2017 Youth 1st Place (tie) – Garden Lesson in a Box, Spokane County, WA

 

Children and Ladybugs

The Washington State University Spokane County Master Gardeners involved in our Youth Program have created seven core gardening lessons geared toward children in Kindergarten through 6th grade.  These lessons were designed to be presented to the Spokane Public Schools after-school child care program called Express, but they have also been presented at a variety of other locations such as public and private school classrooms, church groups, scout troops, and boys’ and girls’ clubs.  Over the past 11 years, we have given these presentations to over 10,000 children.

Each “Garden Lesson in a Box” consists of a syllabus, list of materials, background resource information, and supplies needed for the presentation, all contained within a portable bin which can be easily transported to the presentation site.  The seven lessons with a brief description of each, are:

  • The Good, the Bad, and the Ugly:  Garden Creatures:  Using pictures and life cycle models to start, children are introduced to nine different garden creatures (Colorado potato beetles, banana slugs, ground beetles, earwigs, spiders, aphids, praying mantis, ladybird beetles, and pillbugs/sowbugs) and their significance in the garden.  The children then observe and interact with live specimens.  For safety reasons, the children are allowed to handle only the pillbugs/sowbugs which they have to hunt for in open containers of compost. The children color drawings of the creatures and also plant flower seeds in newspaper pots of soil to take home.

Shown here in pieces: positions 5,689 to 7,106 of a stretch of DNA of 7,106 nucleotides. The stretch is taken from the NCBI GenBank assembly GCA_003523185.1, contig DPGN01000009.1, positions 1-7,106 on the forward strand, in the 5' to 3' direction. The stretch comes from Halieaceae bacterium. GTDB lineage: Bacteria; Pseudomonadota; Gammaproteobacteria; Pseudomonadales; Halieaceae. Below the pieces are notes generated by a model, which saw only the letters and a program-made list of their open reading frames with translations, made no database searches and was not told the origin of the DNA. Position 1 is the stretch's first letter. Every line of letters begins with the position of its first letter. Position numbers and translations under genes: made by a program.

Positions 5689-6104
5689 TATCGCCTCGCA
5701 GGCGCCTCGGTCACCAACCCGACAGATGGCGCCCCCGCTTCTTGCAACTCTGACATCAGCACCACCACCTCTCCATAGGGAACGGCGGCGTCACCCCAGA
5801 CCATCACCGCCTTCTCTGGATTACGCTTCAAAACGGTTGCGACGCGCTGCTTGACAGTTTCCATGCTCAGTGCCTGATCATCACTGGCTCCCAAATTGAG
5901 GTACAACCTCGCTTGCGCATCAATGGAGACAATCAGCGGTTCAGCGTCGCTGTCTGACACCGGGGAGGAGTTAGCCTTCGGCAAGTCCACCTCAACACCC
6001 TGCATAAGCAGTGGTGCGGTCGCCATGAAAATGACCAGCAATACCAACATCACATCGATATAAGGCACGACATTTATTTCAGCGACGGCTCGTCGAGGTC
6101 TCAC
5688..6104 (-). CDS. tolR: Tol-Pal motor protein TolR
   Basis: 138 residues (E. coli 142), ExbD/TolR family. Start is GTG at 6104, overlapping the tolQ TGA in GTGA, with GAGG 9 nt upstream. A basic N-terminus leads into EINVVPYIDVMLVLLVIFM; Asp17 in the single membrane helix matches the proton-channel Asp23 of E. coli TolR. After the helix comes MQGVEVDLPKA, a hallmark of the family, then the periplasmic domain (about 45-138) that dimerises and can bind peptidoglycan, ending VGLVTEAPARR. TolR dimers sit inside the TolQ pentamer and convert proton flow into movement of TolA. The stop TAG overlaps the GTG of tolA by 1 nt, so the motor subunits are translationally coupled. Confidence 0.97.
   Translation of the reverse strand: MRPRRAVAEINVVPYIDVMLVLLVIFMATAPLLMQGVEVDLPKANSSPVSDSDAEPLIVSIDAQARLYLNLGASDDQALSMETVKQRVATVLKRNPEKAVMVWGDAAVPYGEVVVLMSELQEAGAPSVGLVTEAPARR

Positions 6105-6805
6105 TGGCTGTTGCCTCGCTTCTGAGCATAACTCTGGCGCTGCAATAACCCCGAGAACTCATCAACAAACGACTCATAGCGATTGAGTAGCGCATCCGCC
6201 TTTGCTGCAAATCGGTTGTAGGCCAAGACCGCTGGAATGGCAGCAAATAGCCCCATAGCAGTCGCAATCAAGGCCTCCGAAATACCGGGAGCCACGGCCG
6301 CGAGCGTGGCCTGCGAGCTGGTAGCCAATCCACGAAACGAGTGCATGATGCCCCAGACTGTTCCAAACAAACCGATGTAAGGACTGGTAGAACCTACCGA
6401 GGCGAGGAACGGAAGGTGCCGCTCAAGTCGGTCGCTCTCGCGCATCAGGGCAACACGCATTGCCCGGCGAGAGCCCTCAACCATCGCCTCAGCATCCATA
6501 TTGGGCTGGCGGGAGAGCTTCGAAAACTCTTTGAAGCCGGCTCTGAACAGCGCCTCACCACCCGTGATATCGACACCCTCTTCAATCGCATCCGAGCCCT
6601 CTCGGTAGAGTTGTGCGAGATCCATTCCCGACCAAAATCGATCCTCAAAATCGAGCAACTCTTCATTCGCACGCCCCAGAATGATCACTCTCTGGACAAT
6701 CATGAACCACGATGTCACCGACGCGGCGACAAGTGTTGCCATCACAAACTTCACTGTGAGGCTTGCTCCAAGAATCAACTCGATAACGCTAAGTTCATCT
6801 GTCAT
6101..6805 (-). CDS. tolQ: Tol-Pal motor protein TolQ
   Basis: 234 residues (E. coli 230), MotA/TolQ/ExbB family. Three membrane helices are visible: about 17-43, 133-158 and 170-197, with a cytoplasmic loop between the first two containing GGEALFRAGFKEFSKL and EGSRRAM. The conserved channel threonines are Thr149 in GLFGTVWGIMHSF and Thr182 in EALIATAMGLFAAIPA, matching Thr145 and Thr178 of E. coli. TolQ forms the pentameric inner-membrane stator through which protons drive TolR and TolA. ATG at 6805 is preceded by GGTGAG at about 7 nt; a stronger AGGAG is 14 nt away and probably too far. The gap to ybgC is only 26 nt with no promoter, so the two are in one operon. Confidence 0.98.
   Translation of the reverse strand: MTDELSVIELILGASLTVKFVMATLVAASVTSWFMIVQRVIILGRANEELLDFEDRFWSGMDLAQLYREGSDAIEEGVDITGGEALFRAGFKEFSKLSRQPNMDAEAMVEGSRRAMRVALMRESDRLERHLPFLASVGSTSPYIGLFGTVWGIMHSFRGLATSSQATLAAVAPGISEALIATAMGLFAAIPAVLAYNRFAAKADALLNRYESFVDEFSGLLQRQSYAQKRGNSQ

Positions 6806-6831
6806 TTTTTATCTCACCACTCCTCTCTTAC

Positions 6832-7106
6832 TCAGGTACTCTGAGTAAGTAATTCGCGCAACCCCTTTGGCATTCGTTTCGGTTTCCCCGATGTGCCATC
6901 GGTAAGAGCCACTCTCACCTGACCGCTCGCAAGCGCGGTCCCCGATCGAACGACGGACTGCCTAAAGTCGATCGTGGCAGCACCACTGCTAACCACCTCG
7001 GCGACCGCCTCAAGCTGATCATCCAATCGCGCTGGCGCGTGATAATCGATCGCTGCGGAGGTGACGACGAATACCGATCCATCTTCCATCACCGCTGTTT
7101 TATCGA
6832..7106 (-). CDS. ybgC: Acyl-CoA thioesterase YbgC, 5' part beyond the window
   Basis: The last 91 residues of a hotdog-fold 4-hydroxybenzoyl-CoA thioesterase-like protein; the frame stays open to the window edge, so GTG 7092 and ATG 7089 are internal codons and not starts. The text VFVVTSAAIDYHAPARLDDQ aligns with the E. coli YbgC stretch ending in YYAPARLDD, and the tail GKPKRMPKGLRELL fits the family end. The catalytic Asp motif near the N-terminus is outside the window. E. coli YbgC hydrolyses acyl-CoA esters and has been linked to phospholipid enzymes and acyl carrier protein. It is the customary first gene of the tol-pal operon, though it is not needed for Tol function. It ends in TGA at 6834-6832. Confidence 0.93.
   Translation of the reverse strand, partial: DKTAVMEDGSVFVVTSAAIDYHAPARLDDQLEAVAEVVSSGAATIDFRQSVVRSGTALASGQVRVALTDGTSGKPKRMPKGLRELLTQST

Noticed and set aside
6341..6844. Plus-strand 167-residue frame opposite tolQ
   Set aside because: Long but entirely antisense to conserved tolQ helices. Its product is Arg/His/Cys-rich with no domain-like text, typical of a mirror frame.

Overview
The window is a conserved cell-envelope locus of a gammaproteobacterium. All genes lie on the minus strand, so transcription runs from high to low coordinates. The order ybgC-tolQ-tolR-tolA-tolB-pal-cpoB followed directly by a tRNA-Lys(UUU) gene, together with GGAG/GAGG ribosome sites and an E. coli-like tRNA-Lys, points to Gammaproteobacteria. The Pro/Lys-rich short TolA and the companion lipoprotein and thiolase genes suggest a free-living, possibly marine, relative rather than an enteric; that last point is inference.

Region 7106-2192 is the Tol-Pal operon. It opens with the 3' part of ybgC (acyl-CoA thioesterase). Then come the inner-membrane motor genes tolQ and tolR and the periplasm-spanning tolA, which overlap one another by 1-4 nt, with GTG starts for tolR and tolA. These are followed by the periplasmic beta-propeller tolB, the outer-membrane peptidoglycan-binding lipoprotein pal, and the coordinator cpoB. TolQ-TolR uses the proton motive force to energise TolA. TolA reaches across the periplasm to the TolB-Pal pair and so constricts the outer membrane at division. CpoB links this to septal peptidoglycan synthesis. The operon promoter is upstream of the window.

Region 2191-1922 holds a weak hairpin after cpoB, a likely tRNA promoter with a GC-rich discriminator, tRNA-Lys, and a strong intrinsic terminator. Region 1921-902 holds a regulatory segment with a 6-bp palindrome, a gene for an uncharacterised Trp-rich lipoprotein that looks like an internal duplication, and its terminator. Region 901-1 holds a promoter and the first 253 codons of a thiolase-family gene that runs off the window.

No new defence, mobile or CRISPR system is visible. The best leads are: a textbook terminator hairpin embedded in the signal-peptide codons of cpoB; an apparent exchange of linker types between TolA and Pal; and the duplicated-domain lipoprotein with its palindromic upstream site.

• Three Sisters:  The children act out the Native American story of the three sisters and learn the importance of corn, beans, and squash to the Native Americans and the principles of companion planting.  The children sow seeds of these three vegetables to take home and also color and label pictures of them.
  • Soil:  Children learn the function of plant roots, observe the different components of soil, and learn the value of compost as a soil amendment.  They hunt for living creatures in partially-decomposed compost and learn the function of each in the decomposition process.  The children color pictures of compost creatures and sow vegetable seeds to take home.  Singing along to the song ‘Dirt Made My Lunch’ by the Banana Slug String Band is a fun part of this lesson.
  • Pollination:  Using large felt diagrams of flowers, the children learn the flower parts and their functions, and the role that pollinators play in seed production and food produc
    Three Sisters lesson
    Three Sisters lesson

    tion for humans.  They observe real beehive components and learn how visits to flowers benefit bees.  They sow flower seeds to take home and also color pictures of flowers.

  • The Seed:  Using pictures and large models of bean seeds, the children learn the major parts of a seed which they then identify by dissecting lima beans.  They learn the conditions that seeds need to sprout, and they observe the process of seed germination in pre-planted demonstration materials.  The children create “Personality Pots’ where they sow seeds of rye or radishes in cups of soil on which they have drawn faces (as the seedlings grow, they create “hair” for the face).
  • Vegetable Garden:  We read the book Tops and Bottoms by Janet Stevens, a Common Core text exemplar and funny story about the edible parts of plants.  Then the children are shown real vegetables and identify which parts are eaten by humans.  Using a 4’x4’ square of brown felt as a garden plot and vegetables made from felt, the children lay out a vegetable garden, learning about spacing, sun exposure, succession planting, and vertical gardening.  The children sow seeds of vegetables to grow at home and draw pictures of their dream vegetable garden.  We also sing along to two songs by the Banana Slug String Band, ‘Sun, Soil, Water, and Air’ and ‘Give Plants a Chance.’
  • Trees:  The children act out a fable about deciduous and evergreen trees and learn about the value of trees for humans.  They examine cross-sections of tree trunks, identifying the major parts, and estimating tree age. They make crayon rubbings of different leaves, examine various tree seeds, and plant maple seeds to take home.